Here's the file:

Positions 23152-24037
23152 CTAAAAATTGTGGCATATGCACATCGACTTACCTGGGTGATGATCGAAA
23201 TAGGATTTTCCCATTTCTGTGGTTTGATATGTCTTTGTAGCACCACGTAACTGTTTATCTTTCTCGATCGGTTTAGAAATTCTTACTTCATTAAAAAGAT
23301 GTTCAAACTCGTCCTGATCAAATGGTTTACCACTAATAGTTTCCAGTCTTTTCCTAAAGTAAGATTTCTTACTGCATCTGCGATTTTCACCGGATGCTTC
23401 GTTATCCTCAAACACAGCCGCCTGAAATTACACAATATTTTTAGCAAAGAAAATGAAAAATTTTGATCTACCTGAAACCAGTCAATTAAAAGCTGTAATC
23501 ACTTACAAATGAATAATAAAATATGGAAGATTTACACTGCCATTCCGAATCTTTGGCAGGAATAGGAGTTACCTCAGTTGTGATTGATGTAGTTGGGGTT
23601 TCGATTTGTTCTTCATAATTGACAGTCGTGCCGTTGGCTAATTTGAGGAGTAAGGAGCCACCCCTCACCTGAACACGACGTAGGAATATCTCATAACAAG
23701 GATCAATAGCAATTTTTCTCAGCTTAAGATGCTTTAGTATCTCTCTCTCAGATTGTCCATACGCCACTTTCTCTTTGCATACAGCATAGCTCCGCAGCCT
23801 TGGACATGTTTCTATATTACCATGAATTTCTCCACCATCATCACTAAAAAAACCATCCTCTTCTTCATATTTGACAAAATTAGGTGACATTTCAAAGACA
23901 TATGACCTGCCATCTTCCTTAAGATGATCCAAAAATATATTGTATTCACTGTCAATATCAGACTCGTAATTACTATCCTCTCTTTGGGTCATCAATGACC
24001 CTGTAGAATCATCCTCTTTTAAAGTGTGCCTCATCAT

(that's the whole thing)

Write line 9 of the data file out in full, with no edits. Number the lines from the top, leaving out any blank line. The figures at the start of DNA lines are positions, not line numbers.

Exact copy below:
23801 TGGACATGTTTCTATATTACCATGAATTTCTCCACCATCATCACTAAAAAAACCATCCTCTTCTTCATATTTGACAAAATTAGGTGACATTTCAAAGACA